From Wikipedia, the free encyclopedia
Lawrence Ferlinghetti (born
March 24, 1919) is
an American poet, painter,liberal
activist, and the co-founder of City
Lights Booksellers & Publishers. Author of poetry, translations, fiction,
theatre, art criticism, and film narration, he is best known for A
Coney Island of the Mind (New
Directions, 1958), a collection of poems that has been translated into
nine languages, with sales of over 1 million copies.
Lawrence Ferlinghetti was born in Yonkers,
New York on March 24, 1919. His
mother, née Clemence Albertine Mendes-Monsanto was of French and Sephardic-Portugueseheritage.
His father, Carlo Ferlinghetti, was born in Brescia, Italy in
1872. He immigrated to the United States in 1892, and worked as an auctioneer
in Little Italy, NYC. At some unknown point, Carlo Ferlinghetti shortened the
family name to "Ferling," and Lawrence wouldn't learn of his original name
until 1942, when he had to provide a birth certificate to join the US Navy.
Though he used "Ferling" for his earliest published work, Ferlinghetti
reverted to the original Italian "Ferlinghetti" in 1955, when publishing his
first book of poems, Pictures of
the Gone World.
Ferlinghetti's father died six months before he was born, and his mother was
committed to an asylum shortly after his birth. He was raised by his French
aunt Emily, former wife of Ludovico Monsanto, an uncle of his mother from the
Virgin Islands who taught Spanish at the U.S. Naval Academy. Emily took
where they lived during his first five years, with French as his first
After their return to the U.S., Ferlinghetti was placed in an orphanage in
Chappaqua, N.Y. while Emily looked for employment. She was eventually hired as
a French governess for the daughter of Presley Eugene Bisland and his wife
Anna Lawrence Bisland, in Bronxville,
New York, the latter being the daughter of the founder of Sarah
Lawrence College, William Van Deuzer Lawrence. In 1926, Ferlinghetti was
left in the care of the Bislands. After attending various schools, including
Riverdale Country School, Bronxville Public School, and Mount Hermon School
Mount Hermon School), he went to the University
of North Carolina in Chapel
Hill, where he earned a B.A. in journalism in 1941. Lawrence Ferlinghetti is
Scout in theBoy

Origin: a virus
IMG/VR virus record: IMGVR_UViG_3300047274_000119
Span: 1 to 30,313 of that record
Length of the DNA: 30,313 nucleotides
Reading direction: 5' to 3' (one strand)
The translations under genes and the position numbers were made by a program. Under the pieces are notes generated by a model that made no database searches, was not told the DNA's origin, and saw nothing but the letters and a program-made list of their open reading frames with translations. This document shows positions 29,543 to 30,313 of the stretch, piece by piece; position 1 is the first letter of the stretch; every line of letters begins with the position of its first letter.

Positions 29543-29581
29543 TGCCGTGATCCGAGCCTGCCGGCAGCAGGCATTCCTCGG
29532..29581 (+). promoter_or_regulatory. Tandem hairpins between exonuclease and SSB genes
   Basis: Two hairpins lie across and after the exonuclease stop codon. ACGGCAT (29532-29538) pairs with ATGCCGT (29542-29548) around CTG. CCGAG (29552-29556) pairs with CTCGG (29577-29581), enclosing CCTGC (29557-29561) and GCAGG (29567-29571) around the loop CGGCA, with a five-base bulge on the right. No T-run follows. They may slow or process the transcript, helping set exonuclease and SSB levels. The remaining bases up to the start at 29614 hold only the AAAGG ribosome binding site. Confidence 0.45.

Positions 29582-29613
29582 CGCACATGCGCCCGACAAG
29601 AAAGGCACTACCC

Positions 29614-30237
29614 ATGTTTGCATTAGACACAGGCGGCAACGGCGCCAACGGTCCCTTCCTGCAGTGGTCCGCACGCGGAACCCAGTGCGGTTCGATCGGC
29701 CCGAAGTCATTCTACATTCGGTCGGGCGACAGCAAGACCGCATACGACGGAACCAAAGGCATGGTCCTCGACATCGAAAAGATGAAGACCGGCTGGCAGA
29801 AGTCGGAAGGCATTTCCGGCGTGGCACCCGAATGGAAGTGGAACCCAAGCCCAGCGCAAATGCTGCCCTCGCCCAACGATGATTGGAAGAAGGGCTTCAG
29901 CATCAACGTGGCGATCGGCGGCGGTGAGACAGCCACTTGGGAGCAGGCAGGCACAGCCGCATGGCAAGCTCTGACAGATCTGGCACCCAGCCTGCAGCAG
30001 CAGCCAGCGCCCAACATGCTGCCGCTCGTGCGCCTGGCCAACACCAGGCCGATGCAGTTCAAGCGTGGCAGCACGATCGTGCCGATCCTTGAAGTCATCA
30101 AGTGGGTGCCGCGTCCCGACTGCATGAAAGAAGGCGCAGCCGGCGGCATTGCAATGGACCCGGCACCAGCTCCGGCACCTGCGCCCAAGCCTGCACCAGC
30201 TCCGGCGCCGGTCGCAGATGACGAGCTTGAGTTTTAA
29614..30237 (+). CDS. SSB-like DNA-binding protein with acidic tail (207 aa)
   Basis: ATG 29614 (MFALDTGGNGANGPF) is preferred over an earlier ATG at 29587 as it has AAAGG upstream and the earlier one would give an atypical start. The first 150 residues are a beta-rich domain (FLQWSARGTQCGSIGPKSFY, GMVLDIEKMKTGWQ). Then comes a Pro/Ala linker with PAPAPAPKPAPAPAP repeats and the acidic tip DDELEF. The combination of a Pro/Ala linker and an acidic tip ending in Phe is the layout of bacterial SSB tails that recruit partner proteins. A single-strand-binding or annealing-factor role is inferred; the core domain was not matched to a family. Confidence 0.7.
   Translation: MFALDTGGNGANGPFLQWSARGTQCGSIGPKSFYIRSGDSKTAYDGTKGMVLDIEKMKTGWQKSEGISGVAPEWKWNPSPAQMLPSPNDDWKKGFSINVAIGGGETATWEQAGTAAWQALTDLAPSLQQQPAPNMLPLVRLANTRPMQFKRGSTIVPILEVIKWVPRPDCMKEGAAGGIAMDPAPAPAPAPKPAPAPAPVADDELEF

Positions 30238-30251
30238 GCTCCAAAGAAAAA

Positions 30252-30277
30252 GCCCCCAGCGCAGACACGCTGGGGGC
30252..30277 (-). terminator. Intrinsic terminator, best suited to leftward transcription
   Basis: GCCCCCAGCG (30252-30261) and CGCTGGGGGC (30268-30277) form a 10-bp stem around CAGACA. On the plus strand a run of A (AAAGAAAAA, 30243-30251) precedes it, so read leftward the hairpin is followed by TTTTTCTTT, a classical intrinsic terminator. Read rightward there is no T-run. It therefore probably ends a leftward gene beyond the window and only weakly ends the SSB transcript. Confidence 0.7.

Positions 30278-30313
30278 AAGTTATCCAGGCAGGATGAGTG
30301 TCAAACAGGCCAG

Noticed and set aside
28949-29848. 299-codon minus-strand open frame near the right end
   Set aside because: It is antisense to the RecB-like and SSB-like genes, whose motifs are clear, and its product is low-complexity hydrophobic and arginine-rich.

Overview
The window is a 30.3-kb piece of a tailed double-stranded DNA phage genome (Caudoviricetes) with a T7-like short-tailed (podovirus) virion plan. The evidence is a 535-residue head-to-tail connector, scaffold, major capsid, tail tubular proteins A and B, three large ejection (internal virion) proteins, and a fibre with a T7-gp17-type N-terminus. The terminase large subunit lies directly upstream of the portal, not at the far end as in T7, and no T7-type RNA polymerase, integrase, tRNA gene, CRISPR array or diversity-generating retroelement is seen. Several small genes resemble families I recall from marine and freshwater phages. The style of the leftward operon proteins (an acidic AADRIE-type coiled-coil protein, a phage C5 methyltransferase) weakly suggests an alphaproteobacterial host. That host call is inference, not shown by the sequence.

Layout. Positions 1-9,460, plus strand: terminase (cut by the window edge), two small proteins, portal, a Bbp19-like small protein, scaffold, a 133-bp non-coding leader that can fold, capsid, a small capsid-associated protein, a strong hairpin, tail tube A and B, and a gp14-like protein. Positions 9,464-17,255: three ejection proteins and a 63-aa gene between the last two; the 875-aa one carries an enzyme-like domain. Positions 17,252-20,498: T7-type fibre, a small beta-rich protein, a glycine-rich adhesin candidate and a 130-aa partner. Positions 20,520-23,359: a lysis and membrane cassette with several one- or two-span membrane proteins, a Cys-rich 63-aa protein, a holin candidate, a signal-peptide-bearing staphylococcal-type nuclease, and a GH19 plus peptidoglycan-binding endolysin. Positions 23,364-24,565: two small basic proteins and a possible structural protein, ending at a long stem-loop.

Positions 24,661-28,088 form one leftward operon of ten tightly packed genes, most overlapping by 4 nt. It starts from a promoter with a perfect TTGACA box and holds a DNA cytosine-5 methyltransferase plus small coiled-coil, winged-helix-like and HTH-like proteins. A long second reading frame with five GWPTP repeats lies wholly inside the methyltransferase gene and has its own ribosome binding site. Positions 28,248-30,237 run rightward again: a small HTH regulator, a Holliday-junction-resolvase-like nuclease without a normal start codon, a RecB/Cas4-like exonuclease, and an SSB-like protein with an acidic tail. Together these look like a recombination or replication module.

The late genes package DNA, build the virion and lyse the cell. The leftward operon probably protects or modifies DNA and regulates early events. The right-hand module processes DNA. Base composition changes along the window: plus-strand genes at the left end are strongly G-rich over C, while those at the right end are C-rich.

Scouts of America. His
sports journalism was published in The
Daily Tar Heel, and he published his first short stories in Carolina
Magazine, for which Thomas
Wolfe had written.
In the summer of 1941, he lived with two college mates on Little Whale Boat
Island in Casco Bay, Maine, lobster fishing, and raking moss from rocks to be
sold in Portland, Maine, for pharmaceutical use. This experience gave him a
love of the sea, a theme that runs through much of his poetry. After the
December 7, 1941, Japanese attack onPearl
Harbor, Ferlinghetti enrolled in Midshipmen’s school in Chicago, and in
1942 shipped out as junior officer on J.
P. Morgan III's yacht, which had been refitted to patrol for submarines
off the East Coast.
Ferlinghetti was next assigned to the Ambrose Lightship outside New York
harbor, to identify all incoming ships. In 1943 and 1944 he served as an
officer on three U.S. Navy subchasers used
as convoy escorts. As commander of the subchaser USS SC1308, he was at the Normandy invasion
as part of the anti-submarine screen around the beaches. After VE
Day, the Navy transferred him to the Pacific Theater, where he served as
navigator of the troop ship USS Selinur. Six weeks after the
atomic bomb fell on Nagasaki,
he visited the ruins of the city, an experience that turned him into a
University & The Sorbonne
After the war, he worked briefly in the mailroom at Time
magazine, in Manhattan.
G.I. Bill then enabled him to
enroll in the Columbia
University graduate school.
Among his professors there were Babette
Barzun, and Mark
Van Doren. In those years he was reading modern literature, and has said
he was at that time influenced particularly by Shakespeare, Marlowe,
Gerard Manley Hopkins, and James
Joyce, as well as American poets Whitman, T.
S. Eliot, Ezra
e. cummings, and American novelists Thomas
Hemingway, and John
Dos Passos. He earned a master’s degree in English literature in 1947 with
a thesis on John
Ruskin and the British painter J.
M. W. Turner. From Columbia, he went to Paris to
continue his studies, and lived in the city between 1947 and 1951, earning a
Doctorat de l’Université de Paris, with a “mention très honorable.” His two
theses were on the city as a symbol in modern poetry and on the nature of